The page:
Marvel hero Lee gone but not forgotten by Sheridan fans

A recent photo of Stan Lee before his death. (Photo from  Hollywood Reporter)

BY ROBERT KOUMARELAS

Fans around the world are finding ways to pay their respects to Marvel Comics creator Stan Lee, who died Nov. 11 at age 95. Stan Lee would influence and inspire the works of countless artists and storytellers. And Sheridan’s animation and illustration students here at Trafalgar campus are no exception

The Marquee found a creative way of paying homage to the legendary comic creator. (Photo by Robert Koumarelas/Sheridan Sun)

One of his biggest fans, Connor Haley, was especially saddened.

“He’s always been such an icon to me, so just to hear of his passing it was a little bit emotional, it took a bit of a toll just because I grew up watching his stuff and reading his comics.” Haley a Sheridan Technical Production grad said.

“As I got older I was inspired by this universe that Stan Lee had created he had a creative mind he just went and created this whole entire universe that we as the fans loved so for me, that was an inspiration to kind of represent that. I would like to do something creative of my own so I went in to the Technical Production program at Sheridan for theatre and live events. So here I was building sets for shows that we were doing, which was building a world of characters of imagination,” said Haley.

Born in 1922, Stan Lee came from humble beginnings of working as an intern at the precursor comic company that would later become Marvel. After returning from his military service during World War Two, he and artist Jack Kirby would go on to create iconic Marvel heroes such as the Fantastic Four, the Hulk, Thor, Iron Man, the X-Men, Spider man and many more. Marvel Comics would soon become a multi-billion-dollar industry, and an influence on people’s everyday lives. (Information taken from The Hollywood Reporter)

Many such as Jaida Soloman, an Illustration student at Sheridan, admired the humanity that Stan Lee brought to his characters.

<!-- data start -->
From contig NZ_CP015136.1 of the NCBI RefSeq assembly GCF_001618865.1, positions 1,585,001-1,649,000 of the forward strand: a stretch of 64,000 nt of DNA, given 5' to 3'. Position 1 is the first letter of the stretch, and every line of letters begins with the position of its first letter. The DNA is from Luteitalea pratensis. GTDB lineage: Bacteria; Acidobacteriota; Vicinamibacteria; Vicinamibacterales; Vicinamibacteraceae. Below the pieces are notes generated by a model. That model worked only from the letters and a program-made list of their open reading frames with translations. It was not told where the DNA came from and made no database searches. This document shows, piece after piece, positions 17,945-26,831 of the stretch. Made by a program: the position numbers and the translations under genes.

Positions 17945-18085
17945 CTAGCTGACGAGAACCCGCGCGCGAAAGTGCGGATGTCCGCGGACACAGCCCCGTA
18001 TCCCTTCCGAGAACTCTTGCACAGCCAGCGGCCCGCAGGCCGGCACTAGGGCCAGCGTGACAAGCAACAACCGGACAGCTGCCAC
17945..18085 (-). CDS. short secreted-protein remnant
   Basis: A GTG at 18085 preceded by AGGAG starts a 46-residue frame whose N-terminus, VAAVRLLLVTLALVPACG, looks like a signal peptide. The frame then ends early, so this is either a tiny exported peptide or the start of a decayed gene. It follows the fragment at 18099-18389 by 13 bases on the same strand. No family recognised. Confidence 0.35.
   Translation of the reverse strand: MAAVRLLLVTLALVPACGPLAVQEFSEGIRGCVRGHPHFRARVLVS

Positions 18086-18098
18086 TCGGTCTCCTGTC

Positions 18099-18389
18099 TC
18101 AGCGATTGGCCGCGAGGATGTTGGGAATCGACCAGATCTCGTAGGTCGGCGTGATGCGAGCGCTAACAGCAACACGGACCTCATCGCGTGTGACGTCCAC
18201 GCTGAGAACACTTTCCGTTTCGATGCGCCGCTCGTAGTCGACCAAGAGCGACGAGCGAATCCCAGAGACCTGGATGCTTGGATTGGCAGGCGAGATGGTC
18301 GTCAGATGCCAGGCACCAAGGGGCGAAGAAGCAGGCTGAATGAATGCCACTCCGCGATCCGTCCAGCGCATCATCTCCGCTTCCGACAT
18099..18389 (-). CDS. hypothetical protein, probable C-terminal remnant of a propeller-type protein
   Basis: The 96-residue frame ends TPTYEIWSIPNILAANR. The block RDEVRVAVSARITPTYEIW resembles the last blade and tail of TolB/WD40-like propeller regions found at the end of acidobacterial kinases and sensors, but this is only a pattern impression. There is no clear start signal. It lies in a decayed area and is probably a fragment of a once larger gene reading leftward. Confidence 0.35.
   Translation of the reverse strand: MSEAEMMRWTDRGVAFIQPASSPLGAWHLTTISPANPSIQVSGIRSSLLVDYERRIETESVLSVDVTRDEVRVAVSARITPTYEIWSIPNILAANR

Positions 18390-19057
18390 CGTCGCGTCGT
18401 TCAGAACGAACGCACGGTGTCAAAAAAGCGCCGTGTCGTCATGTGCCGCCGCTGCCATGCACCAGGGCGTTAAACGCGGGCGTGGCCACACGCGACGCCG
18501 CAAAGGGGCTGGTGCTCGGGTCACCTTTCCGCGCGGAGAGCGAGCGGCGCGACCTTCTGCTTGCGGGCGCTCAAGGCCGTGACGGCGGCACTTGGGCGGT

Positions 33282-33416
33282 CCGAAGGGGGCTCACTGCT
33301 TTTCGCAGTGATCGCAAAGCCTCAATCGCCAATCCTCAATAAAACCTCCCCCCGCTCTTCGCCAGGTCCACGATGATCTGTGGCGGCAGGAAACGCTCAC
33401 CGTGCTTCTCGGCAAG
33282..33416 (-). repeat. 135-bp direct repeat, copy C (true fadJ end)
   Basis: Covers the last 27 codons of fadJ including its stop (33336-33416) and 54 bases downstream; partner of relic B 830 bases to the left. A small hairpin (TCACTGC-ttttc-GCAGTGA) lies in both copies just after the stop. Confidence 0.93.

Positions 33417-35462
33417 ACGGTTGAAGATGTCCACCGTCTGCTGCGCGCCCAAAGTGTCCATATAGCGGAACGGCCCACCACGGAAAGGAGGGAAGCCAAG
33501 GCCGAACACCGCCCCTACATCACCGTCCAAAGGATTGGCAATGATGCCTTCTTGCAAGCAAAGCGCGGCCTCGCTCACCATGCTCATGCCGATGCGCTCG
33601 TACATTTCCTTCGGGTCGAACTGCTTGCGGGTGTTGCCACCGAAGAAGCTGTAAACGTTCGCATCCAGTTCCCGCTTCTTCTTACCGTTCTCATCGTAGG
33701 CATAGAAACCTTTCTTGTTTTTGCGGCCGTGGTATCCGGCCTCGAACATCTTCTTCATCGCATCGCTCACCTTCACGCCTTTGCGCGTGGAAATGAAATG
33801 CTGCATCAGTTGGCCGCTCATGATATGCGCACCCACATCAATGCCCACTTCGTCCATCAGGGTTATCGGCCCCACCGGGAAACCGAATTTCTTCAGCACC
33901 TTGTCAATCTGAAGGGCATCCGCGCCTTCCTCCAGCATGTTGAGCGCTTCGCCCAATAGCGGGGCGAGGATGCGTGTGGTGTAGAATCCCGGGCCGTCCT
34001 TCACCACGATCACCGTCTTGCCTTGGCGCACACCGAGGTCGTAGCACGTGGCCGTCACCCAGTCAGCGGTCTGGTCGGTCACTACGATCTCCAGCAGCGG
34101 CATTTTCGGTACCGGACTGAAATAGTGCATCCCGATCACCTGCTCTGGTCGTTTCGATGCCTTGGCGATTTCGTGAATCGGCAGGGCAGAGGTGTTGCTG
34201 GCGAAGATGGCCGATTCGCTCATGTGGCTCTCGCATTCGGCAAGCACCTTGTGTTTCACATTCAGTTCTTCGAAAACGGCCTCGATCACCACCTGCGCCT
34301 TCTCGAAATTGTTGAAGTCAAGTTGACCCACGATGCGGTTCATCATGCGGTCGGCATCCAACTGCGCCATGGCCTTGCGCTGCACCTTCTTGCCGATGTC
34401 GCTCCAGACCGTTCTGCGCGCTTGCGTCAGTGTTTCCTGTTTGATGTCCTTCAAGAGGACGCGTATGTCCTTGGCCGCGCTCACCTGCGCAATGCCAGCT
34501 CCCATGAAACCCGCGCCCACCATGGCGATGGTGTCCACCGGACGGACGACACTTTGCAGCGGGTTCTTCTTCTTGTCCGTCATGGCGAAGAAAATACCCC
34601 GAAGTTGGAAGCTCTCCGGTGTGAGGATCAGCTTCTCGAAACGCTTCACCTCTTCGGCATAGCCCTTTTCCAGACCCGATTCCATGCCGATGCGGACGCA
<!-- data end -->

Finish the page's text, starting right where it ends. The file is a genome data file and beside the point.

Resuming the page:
“They’re real people, they have flaws but they also have some really, really good characteristics and features about them that kind of make them heroic and just the challenges they can overcome so kind of like seeing that in my work as well creating just real people, real heroes,” said Soloman.

Check out this link for Jaida’s drawing of Stan Lee.

Created by anonymous artist on the art wall outside of Sheridan’s library. (Photo by Robert Koumarelas/Sheridan Sun)

From this early success, Stan Lee’s work would evolve into many forms of art, media and storytelling that inspired countless fans through the 20th century. This includes some of Sheridan’s own professors such as Peter Palermo, the coordinator for Art fundamentals. “I was a kid when he started, so I was a fan right away, particularly drawn to Peter Parker and Spider man.”

“I often refer to comic books as perfect examples of perspective because they exaggerate in comic books… I often use Stan Lee’s examples cause I actually have a collection of his characters in my slides when I show the students this is what perspective is, this is what texture is, this is what artists do and the students obviously know his work.”

Art Fundamentals coordinator Peter Palermo

Palermo and many others at Sheridan believe that their continued drawing, animation and storytelling will honour his memory and keep his legacy of realistic super heroes alive for years to come.

About Robert Koumarelas 5 Articles
Robert Koumarelas is a Journalism student at Sheridan College. Motivated to bring a bit of progress and hope to the world, Robert was inspired to become a journalist so that people in the world knew what was happening, and through that information, bring about progress and positive change.

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